I was all set to mark To Sleep in a Sea of Stars by Christopher Paolini as a DNF after the first chapter. There is so much in the first quarter of the novel which reads like an extension of The Expanse series by James S. A. Corey. This includes terminology, anti-Earth sentiment, newly-found alien artifacts, the blending of alien and human biology, and consequences of that blending that impact the entire known universe.
A funny thing happened as I progressed to that twenty-five percent marker whereupon I would make my final decision. I started to care about the main character. A lot. I wanted to know more about what she was going to do with her Soft Blade issue. Moreover, I couldn’t tear myself away from the idea of an honest-to-goodness alien invasion and universe-wide war. And so a DNF turned into an 880-page devour.
Characters are not the heart of To Sleep in a Sea of Stars. In fact, other than Kira, the rest of the cast consists of nothing but space opera archetypes with no character development. And there is nothing wrong with this. The near-constant action counteracts the lack of strong characters.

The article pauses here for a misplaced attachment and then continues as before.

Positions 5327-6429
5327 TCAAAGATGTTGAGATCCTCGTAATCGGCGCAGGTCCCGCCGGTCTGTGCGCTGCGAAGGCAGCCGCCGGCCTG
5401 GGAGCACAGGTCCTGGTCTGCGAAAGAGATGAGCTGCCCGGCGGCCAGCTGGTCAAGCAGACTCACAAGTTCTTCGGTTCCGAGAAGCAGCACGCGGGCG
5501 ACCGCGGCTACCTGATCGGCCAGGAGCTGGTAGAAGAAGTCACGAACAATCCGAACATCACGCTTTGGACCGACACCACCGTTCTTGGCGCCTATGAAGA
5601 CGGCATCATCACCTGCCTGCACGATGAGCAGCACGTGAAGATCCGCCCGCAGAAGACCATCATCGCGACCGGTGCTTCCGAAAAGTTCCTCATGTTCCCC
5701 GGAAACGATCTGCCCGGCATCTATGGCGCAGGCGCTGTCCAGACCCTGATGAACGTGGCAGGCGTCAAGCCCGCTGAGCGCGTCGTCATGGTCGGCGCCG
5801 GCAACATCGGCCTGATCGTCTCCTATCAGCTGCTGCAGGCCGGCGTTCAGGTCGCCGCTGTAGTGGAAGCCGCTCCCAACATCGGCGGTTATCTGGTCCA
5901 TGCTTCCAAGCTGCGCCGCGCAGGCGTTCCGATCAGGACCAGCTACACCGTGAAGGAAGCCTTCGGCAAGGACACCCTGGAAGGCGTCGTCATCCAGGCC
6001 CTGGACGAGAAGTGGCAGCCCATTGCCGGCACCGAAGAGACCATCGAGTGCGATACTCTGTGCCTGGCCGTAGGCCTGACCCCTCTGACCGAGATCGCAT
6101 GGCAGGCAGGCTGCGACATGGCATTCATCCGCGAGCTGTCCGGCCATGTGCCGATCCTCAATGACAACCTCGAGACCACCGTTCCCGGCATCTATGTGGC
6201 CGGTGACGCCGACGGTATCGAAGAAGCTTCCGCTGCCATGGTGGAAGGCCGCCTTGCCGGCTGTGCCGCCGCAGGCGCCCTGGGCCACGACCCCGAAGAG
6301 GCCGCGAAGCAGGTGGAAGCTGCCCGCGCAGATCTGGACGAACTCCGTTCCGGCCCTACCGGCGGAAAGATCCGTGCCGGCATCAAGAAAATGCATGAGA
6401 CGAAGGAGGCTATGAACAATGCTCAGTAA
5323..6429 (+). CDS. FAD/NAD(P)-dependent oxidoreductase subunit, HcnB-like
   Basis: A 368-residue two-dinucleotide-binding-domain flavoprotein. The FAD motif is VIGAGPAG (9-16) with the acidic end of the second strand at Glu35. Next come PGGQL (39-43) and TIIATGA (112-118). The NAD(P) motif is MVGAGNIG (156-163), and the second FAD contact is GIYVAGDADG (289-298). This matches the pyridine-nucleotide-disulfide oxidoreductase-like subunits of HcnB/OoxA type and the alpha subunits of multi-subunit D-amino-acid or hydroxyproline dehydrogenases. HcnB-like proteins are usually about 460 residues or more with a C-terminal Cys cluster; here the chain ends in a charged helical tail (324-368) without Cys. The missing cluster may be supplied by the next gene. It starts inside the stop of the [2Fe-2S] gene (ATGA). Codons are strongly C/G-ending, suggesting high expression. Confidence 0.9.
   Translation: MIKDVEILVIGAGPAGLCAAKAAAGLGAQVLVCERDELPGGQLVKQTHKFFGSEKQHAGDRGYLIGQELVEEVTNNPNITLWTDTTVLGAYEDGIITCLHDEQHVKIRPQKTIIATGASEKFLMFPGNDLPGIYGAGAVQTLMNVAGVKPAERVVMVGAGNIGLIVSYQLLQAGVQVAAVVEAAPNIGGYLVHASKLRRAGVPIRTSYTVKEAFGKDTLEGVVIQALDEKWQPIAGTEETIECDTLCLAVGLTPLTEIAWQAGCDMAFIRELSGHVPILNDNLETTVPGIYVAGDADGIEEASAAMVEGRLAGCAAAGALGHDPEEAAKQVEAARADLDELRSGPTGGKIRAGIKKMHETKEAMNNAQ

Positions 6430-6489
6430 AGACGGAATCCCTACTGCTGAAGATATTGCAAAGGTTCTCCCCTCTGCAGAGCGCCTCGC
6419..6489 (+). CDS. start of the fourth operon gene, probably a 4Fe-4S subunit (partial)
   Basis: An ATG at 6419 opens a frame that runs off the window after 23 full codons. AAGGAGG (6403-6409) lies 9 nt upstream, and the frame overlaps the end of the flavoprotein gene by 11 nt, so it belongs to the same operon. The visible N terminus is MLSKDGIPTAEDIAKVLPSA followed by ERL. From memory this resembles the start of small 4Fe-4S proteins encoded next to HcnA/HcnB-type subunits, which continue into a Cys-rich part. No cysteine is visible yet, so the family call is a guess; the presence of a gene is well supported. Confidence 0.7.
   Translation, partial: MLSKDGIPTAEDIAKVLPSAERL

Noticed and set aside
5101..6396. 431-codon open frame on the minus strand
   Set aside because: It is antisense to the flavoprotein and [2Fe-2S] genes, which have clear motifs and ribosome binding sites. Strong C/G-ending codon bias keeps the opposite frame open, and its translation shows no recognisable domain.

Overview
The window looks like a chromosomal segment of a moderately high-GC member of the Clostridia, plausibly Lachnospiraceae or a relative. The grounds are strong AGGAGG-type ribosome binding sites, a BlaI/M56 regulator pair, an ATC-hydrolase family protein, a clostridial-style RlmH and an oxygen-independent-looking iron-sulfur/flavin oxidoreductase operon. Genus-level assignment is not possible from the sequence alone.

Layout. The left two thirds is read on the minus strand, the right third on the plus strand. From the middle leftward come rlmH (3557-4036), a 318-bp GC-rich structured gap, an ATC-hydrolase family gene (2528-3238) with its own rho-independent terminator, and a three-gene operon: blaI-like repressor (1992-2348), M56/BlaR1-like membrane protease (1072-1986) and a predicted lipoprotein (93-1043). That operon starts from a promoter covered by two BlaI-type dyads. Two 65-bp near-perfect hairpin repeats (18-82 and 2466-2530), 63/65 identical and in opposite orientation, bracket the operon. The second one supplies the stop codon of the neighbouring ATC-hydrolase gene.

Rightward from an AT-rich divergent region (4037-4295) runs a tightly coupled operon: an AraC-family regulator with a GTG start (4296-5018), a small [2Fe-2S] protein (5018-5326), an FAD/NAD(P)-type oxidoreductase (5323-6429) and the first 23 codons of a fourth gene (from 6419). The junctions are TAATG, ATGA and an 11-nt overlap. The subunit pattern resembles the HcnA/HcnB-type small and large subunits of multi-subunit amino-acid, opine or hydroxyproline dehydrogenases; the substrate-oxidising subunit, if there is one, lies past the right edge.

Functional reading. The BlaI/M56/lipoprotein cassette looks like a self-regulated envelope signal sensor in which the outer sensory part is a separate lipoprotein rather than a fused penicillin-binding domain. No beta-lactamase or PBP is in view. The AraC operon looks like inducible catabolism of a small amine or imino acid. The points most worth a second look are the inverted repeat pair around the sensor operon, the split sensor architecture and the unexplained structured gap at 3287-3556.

One of the best things about space operas, outside of the story, is how each author approaches aliens. More importantly, how each author approaches humanity’s reaction to concrete proof of aliens. In To Sleep in a Sea of Stars, that reaction is intriguing. The “shoot first, ask questions later” human traits takes a backseat to the need for adequate study and determination of threat level. In fact, it is the aliens who are the aggressors. Personally, I think this is a rather optimistic view of humanity, but it makes for interesting reading.
I thoroughly enjoyed To Sleep in a Sea of Stars. It has everything I love about such stories, including so much space travel that it allows you to finally grasp the vastness of space. I liked it so much that I would love to see more of Kira’s story. Thankfully, Mr. Paolini left the ending open for more should he so choose.